At one time, I had five kids under the age of six years old. Sometimes it seemed I spent half my life getting them in and out of those darn seats (and the other half changing diapers…) My baby is nearly old enough to drive by himself now, so I guess the car-seat days are over until grandkids start coming along. But I have not forgotten how vulnerable it feels to be struggling with a car seat, face buried in the back seat and rear end poking out, while a stranger walks past in an otherwise deserted parking lot. Here are some things I learned to do in order to feel safer.
Only take the essentials. If you can get away with leaving the diaper bag in the car, do it. There’s no such thing as traveling light with little kids, but the less “stuff” you have to deal with, the more your hands are free to take care of whatever else you need to take care of.
Remember your priorities. Getting the kids buckled isn’t as important as getting out of a dicey situation. If you feel the parking lot is unsafe or feel threatened in any way, jam the kids into the car any which way, lock the doors, and go to someplace that is safe to finish up. You can buckle them up two blocks later and that is better than having to deal with an attack while buckling up. It is also better than getting in the habit of ignoring your instincts.
Get organized before leaving. Focus outward while moving. Before you leave the building, take a moment to gather your wits and your belongings. Visualize getting into the car. If you’re holding the baby in one arm and the toddler in the other, how are you planning to open the car door? Maybe put the toddler down, or have an older child carry the baby, or whatever. If someone needs soothing, soothe them — or harden your heart if you must so you won’t get distracted trying to soothe them while walking to the car. Get all that squared away before you leave the building, so that when you walk out, you are able to focus outward on your surroundings rather than inward on your family.
Pay attention earlier. Scan the parking lot before you leave the building. If anything in the lot looks unusual, watch for a minute before walking out the door. You’re less likely to get surprised by someone who “suddenly pops up” from behind the next car if you glanced at the entire lot and saw them before they went into hiding.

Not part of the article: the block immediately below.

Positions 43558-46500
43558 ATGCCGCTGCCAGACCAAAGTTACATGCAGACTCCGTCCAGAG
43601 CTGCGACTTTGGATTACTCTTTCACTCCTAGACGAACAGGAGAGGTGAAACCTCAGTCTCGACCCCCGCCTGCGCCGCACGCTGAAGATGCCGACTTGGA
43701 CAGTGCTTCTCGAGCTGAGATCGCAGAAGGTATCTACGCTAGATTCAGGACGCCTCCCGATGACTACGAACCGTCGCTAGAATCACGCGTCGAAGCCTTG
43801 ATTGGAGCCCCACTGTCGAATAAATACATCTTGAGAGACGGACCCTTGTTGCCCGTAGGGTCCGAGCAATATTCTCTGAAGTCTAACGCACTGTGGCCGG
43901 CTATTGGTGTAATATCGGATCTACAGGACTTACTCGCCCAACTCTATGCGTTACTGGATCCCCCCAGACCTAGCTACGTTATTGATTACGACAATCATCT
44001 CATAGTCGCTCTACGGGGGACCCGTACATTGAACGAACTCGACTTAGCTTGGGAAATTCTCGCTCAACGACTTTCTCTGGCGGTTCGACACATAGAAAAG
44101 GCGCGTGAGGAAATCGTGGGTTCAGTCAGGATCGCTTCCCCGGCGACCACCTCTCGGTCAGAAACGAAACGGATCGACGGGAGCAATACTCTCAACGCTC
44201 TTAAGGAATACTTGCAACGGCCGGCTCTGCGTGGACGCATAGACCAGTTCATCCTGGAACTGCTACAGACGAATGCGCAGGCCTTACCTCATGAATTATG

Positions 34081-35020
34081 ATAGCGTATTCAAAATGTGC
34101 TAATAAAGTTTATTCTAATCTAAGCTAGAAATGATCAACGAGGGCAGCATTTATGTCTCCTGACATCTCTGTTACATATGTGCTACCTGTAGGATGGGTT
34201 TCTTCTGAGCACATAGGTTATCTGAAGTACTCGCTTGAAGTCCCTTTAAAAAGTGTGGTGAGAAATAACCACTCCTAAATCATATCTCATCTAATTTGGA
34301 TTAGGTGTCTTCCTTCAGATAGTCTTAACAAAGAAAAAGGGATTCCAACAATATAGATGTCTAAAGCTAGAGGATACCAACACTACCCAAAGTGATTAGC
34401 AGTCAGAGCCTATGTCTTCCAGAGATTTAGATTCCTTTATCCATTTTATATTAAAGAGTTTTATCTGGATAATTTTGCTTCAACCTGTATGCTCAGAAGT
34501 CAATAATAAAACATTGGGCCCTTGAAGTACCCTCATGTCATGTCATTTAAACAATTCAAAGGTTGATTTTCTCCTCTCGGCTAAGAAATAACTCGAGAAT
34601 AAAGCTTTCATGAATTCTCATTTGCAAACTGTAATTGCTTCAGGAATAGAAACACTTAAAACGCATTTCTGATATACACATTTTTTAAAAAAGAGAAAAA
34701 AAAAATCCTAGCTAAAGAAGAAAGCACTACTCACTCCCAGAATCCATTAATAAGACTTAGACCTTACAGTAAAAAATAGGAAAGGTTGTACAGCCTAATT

Avoid multiple trips. Try to avoid taking two, three, four, fifteen trips back and forth to the house when you leave and come home. If you must: remember the baby is the last thing that goes into the car, and the first thing that comes out. And never, ever, ever leave your keys in the ignition or lying on the driver’s seat while a child is in the car.
Remember it’s not forever. Little kids can help more, sooner, than most parents realize. Teach your older kids how to buckle the younger ones, or have them help load the groceries. Never ever do something for a kid she’s old enough to do for herself … and remember, things do change as the kids grow.
Kids notice things adults don’t. Take advantage of this. Make a game for the older kids: “How many people in the parking lot?” or “What color shirts do you see?” — vary the game, but the idea is to get their bright little eyes helping you to notice your surroundings.
Take lots of breaks. You got the kids to the car. When you arrive, take a break and look around the lot. Open the door. Take a break and look around the lot. Put baby into the seat, unbuckled. Place a hand on him, lift your head and look out the windows around the lot. Buckle him. Take a break, stand up, look around the lot. Get kid #2 into the car … you get the picture. Don’t be worried about looking like a freak, just get in the habit of looking around whenever there is a natural break in what you are doing.